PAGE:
Pakistan Prime Minister Imran Khan on Saturday called on his countrymen to take to the streets ahead of a no-trust vote that could see him thrown out of office, stressing again that foreign conspirators are looking to change the leadership in Islamabad.
No Pakistan Prime Minister has ever completed a full term, and Mr Khan is facing the biggest challenge to his rule since being elected in 2018, with opponents accusing him of economic mismanagement and foreign-policy bungling.
“I have been planning how to face them. Insha Allah (God willing), you will see how I will face them tomorrow. I want my people to be vigilant, alive. If it had been another country where such things were happening, people would have moved to the streets.
“I call on all of you to move to the streets today and tomorrow. You should do so for your conscience, in the interest of this nation. No party should force you to do that. You should be out on the streets for the future of your children. You should all go out and show that you are vigilant,” Mr Khan said addressing people during a Q&A session with ARY News.
Mr Khan’s Pakistan Tehreek-e-Insaf party (PTI) effectively lost its majority in the 342-member assembly last week when a coalition partner said its seven lawmakers would vote with the opposition.
A former international cricket star who in 1992 captained Pakistan to their only World Cup win, Mr Khan hinted he still had a card to play.
“I have a plan for tomorrow, you should not be worried about it. I will show them and will defeat them in the assembly.”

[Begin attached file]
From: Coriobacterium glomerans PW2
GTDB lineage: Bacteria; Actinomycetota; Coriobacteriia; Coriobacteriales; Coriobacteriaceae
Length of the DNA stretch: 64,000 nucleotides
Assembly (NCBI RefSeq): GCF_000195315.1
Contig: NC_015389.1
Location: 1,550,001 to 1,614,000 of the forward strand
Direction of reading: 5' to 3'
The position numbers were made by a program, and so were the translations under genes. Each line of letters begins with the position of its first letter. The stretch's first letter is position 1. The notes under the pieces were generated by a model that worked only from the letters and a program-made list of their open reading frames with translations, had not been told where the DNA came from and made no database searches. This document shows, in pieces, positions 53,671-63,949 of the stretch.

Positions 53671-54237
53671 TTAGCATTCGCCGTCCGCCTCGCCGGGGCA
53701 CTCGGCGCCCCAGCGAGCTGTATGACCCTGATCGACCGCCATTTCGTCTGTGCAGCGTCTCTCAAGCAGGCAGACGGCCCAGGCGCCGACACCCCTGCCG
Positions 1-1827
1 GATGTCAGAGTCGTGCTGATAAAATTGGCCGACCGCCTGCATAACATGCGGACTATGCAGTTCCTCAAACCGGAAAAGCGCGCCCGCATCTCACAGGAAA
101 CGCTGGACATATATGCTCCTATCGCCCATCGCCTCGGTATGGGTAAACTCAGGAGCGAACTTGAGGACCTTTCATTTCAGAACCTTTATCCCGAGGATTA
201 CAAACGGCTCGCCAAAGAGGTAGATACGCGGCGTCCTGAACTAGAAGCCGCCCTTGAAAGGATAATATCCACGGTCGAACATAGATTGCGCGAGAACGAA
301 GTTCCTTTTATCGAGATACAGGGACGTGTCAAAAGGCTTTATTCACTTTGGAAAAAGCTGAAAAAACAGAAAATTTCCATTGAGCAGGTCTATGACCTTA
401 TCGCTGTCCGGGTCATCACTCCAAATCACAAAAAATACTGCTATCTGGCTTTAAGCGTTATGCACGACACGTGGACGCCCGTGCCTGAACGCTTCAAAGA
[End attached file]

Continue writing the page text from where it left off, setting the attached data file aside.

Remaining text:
More than a dozen PTI lawmakers have also indicated they will cross the floor, although party leaders are trying to get the courts to prevent them from voting.
The Opposition is confident that its motion would be carried as many lawmakers from the ruling PTI have come out in the open against Prime Minister Khan.
A defiant Mr Khan has said that he will not resign despite losing the majority and insisted that he will “fight till the last ball” and face the vote of no-confidence in the National Assembly on Sunday.
The MQM, a key ally, has announced that it has struck a deal with the opposition Pakistan People’s Party (PPP) and would support the no-trust vote in the 342-member National Assembly.
“I said early elections are the best option…I could never think of resigning… and for no-trust motion, I believe that I will fight till the last minute,” he had said.
On Friday, Mr Khan claimed he has credible information that his life is in danger but asserted that he is not afraid and will continue his fight for an independent and democratic Pakistan.
The no-confidence motion was submitted by the Opposition parties on March 8.